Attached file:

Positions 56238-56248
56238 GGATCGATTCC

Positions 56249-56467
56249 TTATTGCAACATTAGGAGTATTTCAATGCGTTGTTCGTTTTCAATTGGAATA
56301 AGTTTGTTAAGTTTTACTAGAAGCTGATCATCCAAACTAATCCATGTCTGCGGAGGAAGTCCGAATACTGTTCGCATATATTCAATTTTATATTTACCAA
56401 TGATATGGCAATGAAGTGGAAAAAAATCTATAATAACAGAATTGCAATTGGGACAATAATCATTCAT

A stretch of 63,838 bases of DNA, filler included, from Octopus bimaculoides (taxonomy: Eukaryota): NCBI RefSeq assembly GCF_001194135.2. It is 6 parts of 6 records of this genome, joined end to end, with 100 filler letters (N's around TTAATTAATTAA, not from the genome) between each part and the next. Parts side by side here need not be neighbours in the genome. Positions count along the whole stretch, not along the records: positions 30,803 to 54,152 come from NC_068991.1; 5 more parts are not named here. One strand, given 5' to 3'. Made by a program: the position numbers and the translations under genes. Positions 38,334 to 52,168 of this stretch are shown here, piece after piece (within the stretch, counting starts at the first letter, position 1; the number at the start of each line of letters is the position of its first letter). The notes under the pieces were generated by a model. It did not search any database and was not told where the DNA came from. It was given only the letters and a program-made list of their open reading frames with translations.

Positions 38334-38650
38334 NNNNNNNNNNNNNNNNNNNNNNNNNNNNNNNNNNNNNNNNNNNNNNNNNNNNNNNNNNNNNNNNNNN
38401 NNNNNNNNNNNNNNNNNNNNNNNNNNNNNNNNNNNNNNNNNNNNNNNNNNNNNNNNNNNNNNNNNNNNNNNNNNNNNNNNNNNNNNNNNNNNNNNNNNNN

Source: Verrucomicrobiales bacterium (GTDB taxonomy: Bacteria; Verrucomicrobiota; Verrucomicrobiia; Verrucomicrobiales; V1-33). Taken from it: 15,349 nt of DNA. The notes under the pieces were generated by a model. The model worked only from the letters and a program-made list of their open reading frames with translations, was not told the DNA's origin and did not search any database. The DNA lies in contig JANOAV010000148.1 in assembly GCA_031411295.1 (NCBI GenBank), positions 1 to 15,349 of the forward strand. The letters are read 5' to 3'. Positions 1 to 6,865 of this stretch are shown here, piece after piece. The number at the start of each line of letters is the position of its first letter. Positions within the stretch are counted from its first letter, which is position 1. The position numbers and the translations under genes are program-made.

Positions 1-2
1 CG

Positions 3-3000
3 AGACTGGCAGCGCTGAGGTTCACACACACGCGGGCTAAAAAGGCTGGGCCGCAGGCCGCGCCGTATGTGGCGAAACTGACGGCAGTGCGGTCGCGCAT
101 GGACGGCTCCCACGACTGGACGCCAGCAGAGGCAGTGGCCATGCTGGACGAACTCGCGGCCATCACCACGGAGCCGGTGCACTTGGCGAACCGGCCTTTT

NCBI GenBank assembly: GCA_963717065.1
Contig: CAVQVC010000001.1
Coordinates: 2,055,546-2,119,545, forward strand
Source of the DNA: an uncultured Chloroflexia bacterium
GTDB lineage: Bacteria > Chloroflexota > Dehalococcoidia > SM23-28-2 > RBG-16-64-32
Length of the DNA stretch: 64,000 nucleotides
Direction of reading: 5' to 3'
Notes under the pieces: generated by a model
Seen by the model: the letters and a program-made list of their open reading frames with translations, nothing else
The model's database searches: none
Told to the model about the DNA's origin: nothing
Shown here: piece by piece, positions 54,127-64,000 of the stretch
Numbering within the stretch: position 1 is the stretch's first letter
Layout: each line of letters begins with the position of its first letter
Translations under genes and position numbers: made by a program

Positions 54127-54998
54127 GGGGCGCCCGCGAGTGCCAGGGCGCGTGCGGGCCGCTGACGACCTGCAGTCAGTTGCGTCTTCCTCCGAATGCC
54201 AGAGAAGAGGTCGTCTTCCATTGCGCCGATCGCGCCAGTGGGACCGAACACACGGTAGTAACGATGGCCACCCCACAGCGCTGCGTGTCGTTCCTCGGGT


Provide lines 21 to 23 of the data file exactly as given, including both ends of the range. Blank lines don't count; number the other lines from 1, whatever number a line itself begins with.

GTDB lineage: Bacteria > Chloroflexota > Dehalococcoidia > SM23-28-2 > RBG-16-64-32
Length of the DNA stretch: 64,000 nucleotides
Direction of reading: 5' to 3'